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Today's Big Story

Harper's New Man on Defence

Why Peter MacKay is the perfect pick.

By Richard Warnica 14 Aug 2007 | TheTyee.ca

Richard Warnica is a senior editor at The Tyee.

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Memo to NATO defence ministers: Should you find yourself in a hotel room with your new Canadian counterpart do not, I repeat, do not attempt to engage him in any form of binding agreement. Just trust me on this, even if you have paper and/or pen upon which to record the deal, it is not a good idea.

Yes, Prime Minister Stephen Harper in a bid to restore his government’s credibility on Afghanistan today named Nova Scotia MP and former Progressive Conservative leader Peter MacKay as his new Minister of Defence.

MacKay’s unblemished record of honesty and straight talk will be a welcome change on the file after the tenure of the increasingly obtuse and contradictory Gordon O’Conner.

Of course those who say nay may quibble with Harper’s choice. After all they might say, if your goal is to bring clarity and openness to your defence forces, MacKay could seem like an odd pick.

Is this not, these obstructionists could point out, the same Peter MacKay who once captured the leadership of a major political party by signing an agreement of which he later kept none of the provisions?

Could it be that this Peter MacKay is also the Peter MacKay who more recently stood in the House of Commons and promised that no Conservative MP would be tossed from caucus for voting against the government’s budget? The Peter MacKay who after fellow Nova Scotian Bill Casey was turfed from the Tories for voting against said budget, justified his promise by saying he never expected anyone to put him in a situation where he’d have to keep it?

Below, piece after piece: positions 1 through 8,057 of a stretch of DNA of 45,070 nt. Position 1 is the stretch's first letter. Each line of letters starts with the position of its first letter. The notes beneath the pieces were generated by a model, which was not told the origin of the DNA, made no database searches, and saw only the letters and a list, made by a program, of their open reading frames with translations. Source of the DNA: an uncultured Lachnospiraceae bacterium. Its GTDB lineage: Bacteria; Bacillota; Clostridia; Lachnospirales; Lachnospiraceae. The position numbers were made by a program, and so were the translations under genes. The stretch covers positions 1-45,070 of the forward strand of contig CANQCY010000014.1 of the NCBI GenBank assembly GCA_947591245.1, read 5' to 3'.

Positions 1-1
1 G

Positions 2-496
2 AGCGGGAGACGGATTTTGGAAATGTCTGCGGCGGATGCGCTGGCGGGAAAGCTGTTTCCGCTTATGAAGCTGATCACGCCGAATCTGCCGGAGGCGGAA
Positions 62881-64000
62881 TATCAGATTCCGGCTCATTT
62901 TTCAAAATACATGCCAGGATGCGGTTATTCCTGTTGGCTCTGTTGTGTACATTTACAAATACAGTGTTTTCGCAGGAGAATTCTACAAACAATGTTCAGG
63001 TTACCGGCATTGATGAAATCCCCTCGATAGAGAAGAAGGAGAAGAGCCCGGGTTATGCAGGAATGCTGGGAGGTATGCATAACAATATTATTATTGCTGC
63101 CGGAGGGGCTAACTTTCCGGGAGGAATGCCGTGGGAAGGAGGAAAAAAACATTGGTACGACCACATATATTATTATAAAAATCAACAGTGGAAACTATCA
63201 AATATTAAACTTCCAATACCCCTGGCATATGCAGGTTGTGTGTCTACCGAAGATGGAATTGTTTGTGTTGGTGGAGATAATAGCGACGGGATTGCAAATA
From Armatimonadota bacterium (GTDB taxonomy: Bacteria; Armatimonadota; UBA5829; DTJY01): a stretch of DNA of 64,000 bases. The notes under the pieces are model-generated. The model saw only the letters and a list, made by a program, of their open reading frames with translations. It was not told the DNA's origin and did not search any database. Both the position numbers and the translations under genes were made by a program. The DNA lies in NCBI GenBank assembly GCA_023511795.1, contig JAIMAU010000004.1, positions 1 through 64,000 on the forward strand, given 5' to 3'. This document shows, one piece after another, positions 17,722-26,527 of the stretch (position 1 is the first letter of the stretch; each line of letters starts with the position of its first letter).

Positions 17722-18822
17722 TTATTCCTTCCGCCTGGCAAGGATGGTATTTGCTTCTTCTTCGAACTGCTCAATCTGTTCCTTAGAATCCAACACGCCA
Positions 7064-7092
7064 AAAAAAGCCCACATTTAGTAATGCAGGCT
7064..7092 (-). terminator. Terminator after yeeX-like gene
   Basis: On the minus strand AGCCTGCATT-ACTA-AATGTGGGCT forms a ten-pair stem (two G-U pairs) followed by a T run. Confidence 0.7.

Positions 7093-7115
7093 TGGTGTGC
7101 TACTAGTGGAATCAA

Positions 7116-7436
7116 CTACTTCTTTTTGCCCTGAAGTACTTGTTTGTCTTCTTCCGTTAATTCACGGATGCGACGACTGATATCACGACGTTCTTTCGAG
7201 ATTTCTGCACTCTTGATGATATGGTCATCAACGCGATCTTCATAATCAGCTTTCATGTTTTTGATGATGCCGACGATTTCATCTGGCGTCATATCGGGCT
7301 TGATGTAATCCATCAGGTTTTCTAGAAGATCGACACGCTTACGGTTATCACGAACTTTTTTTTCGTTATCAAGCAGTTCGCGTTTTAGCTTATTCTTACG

But of course that can’t possibly be the same Peter MacKay. After all, giving that Peter MacKay the job of selling Canada’s most significant military engagement in 50 years to an already skeptical Canadian public would be foolish. Charging that Peter MacKay with negotiating the end of Canada’s tenure in war wracked Kandahar would be borderline irrational. I mean you’d almost think that the only way that Peter MacKay could end up as defence minister would be if the Prime Minister intended to run the entire ministry out of his own office anyway. And there’s no way that could happen. Right?  [Tyee]

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